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## Notes on Goldstein’s Routh’s procedure (setup).

Posted by peeterjoot on March 3, 2010

[Click here for a PDF of this post with nicer formatting]Note that this PDF file is formatted in a wide-for-screen layout that is probably not good for printing.

# Motivation.

Attempting study of [1] section 7-2 on Routh’s procedure has been giving me some trouble. It wasn’t “sinking in”, indicating a fundamental misunderstanding, or at least a requirement to work some examples. Here I pick a system, the spherical pendulum, which has the required ignorable coordinate, to illustrate the ideas for myself with something less abstract.

# Guts

The Lagrangian for the pendulum is

\begin{aligned}\mathcal{L} = \frac{1}{{2}} m r^2 \left( \dot{\theta}^2 + \dot{\phi}^2 \sin^2 \theta \right) - m g r ( 1 + \cos\theta ),\end{aligned} \hspace{\stretch{1}}(2.1)

and our conjugate momenta are therefore

\begin{aligned}p_\theta &= \frac{\partial {\mathcal{L}}}{\partial {\dot{\theta}}} = m r^2 \dot{\theta} \\ p_\phi &= \frac{\partial {\mathcal{L}}}{\partial {\dot{\phi}}} = m r^2 \sin^2\theta \dot{\phi}.\end{aligned} \hspace{\stretch{1}}(2.2)

That’s enough to now formulate the Hamiltonian $H = \dot{\theta} p_\theta + \dot{\phi} p_\phi - \mathcal{L}$, which is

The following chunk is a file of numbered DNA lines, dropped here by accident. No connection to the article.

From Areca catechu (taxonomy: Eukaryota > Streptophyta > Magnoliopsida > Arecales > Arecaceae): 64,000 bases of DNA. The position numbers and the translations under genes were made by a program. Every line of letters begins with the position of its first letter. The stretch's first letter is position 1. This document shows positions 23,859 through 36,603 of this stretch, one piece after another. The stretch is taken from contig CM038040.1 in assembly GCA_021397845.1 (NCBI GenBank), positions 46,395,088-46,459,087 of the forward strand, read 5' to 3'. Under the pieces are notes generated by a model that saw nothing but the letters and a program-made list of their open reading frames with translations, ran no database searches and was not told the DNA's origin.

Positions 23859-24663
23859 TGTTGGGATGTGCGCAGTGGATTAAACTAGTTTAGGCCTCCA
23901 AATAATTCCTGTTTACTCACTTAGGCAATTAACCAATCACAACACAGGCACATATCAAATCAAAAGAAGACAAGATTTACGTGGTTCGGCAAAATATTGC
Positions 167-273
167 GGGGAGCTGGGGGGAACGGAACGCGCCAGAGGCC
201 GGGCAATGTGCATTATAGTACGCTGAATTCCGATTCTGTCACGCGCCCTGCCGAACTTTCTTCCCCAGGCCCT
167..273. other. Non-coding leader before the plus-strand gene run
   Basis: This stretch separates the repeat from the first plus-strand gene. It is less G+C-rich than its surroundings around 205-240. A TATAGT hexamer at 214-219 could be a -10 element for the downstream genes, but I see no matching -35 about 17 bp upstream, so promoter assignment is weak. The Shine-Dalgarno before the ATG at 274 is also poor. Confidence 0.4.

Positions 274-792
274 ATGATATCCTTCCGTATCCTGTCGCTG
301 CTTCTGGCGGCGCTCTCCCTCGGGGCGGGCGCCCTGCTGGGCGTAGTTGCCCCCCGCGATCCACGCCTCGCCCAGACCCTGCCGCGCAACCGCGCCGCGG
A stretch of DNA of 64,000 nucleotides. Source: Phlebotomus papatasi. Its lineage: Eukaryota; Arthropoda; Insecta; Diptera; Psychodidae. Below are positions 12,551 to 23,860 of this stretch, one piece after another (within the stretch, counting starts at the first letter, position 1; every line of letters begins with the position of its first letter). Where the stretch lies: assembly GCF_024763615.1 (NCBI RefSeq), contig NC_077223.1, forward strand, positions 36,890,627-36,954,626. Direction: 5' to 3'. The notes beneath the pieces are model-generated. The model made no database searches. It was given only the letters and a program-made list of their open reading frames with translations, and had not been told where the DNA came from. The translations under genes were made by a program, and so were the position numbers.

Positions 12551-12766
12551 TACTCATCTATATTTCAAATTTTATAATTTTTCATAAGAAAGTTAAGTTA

\begin{aligned}H = H(\theta, p_\theta, p_phi) = \frac{1}{{2 m r^2 }} (p_\theta)^2 + \frac{1}{{2 m r^2 \sin^2\theta}} (p_\phi)^2 + m g r ( 1 + \cos\theta ).\end{aligned} \hspace{\stretch{1}}(2.4)

We’ve got the ignorable coordinate $\phi$ here, since the Hamiltonian has no explicit dependence on it. In the Hamiltonian formalism the constant of motion associated with this comes as a consequence of evaluating the Hamiltonian equations. For this system, those are

\begin{aligned}\frac{\partial {H}}{\partial {\theta}} &= - \dot{p}_\theta \\ \frac{\partial {H}}{\partial {\phi}} &= - \dot{p}_\phi \\ \frac{\partial {H}}{\partial {p_\theta}} &= \dot{\theta} \\ \frac{\partial {H}}{\partial {p_\phi}} &= \dot{\phi},\end{aligned} \hspace{\stretch{1}}(2.5)

Or, explicitly,

\begin{aligned}- \dot{p}_\theta &= -m g r \sin\theta - \frac{\cos\theta}{2 m r^2 \sin^3 \theta} (p_\phi)^2 \\ - \dot{p}_\phi &= 0 \\ \dot{\theta} &= \frac{1}{{m r^2 }} p_\theta \\ \dot{\phi} &= \frac{1}{{m r^2 \sin^2 \theta}} p_\phi.\end{aligned} \hspace{\stretch{1}}(2.9)

The second of these provides the integration constant, allowing us to write, $p_\phi = \alpha$. Once this is done, our Hamiltonian example is reduced to one complete set of conjugate coordinates,

\begin{aligned}H(\theta, p_\theta, \alpha) = \frac{1}{{2 m r^2 }} (p_\theta)^2 + \frac{1}{{2 m r^2 \sin^2\theta}} \alpha^2 + m g r ( 1 + \cos\theta ).\end{aligned} \hspace{\stretch{1}}(2.13)

Goldstein notes that the behaviour of the cyclic coordinate follows by integrating

\begin{aligned}\dot{q}_n = \frac{\partial {H}}{\partial {\alpha}}.\end{aligned} \hspace{\stretch{1}}(2.14)

In this example $\alpha = p_\theta$, so this is really just one of our Hamiltonian equations

\begin{aligned}\dot{\phi} = \frac{\partial {H}}{\partial {p_\phi}}.\end{aligned} \hspace{\stretch{1}}(2.15)

Okay, good. First part of the mission is accomplished. The setup for Routh’s procedure no longer has anything mysterious to it. Next step for another day.

# References

[1] H. Goldstein. Classical mechanics. Cambridge: Addison-Wesley Press, Inc, 1st edition, 1951.